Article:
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J Infect Dis. 2013 Aug 1;208(3):423-31. doi: 10.1093/infdis/jit174. Epub 2013 Apr 18.

Efficacy, immunogenicity, and safety of two doses of a tetravalent rotavirus vaccine RRV-TV in Ghana with the first dose administered during the neonatal period.

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College of Health Sciences, University of Ghana, Legon, Ghana.



Oral rhesus/rhesus-human reassortant rotavirus tetravalent vaccine (RRV-TV) was licensed in 1998 but withdrawn in 1999 due to a rare association with intussusception, which occurred disproportionately in infants receiving their first dose at ≥90 days of age. This study examined RRV-TV for the prevention of rotavirus gastroenteritis (RV-GE) in Ghana, West Africa, with infants receiving the first dose during the neonatal period and the second before 60 days of age.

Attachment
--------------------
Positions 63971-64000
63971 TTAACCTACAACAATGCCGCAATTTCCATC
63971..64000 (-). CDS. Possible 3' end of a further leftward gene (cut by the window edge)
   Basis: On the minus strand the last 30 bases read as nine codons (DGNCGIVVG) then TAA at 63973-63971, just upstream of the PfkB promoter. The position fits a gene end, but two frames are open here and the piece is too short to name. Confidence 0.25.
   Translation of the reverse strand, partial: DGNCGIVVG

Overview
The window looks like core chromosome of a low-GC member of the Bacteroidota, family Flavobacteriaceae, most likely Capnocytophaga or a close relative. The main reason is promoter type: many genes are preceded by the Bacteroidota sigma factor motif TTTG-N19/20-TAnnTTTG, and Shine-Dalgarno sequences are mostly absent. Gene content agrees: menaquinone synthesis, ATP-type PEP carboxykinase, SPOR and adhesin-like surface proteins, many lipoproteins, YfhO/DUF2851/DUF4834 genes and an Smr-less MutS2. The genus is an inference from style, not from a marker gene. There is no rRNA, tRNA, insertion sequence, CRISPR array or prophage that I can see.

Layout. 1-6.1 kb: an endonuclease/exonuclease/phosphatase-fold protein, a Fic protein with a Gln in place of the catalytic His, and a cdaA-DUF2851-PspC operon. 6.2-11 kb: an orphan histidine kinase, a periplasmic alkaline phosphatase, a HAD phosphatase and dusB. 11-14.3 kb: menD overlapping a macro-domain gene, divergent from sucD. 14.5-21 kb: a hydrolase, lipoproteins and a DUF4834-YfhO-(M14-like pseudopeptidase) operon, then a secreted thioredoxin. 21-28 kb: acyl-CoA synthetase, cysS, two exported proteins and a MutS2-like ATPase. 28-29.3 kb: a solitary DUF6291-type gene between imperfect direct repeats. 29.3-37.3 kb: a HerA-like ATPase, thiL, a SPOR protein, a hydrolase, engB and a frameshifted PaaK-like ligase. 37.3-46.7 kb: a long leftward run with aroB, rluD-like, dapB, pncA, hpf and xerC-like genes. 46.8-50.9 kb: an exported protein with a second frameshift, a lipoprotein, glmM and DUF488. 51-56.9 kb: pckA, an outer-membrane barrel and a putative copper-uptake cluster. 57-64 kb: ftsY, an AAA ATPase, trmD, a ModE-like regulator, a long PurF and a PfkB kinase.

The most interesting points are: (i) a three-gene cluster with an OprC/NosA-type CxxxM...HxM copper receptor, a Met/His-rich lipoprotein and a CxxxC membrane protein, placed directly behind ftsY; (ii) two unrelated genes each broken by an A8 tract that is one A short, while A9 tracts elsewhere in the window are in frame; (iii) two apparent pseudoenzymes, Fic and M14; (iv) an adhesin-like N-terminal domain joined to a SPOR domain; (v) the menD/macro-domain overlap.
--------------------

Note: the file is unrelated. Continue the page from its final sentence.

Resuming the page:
In a double-blinded, randomized, placebo-controlled trial in Navrongo, Ghana, we recruited neonates to receive 2 doses of RRV-TV or placebo and followed them to age 12 months.


In the intention-to-treat population of 998 infants, we measured a vaccine efficacy of 63.1% against RV-GE of any severity associated with any of the 4 serotypes represented in the vaccine and 60.7% against RV-GE associated with any rotavirus serotype.


RRV-TV in a 2-dose schedule with the first dose during the neonatal period is efficacious in preventing RV-GE in rural Ghana. Neonatal dosing results in early protection and may be the optimum schedule to avoid or significantly reduce intussusception, now reported to be associated in international settings with the 2 most widely marketed, licensed, live virus, oral rotavirus vaccines.


Ghana; attenuated; diarrhea; gastroenteritis; humans; infant; infantile; randomized controlled trial; rotavirus; rotavirus infections; rotavirus vaccines; vaccines

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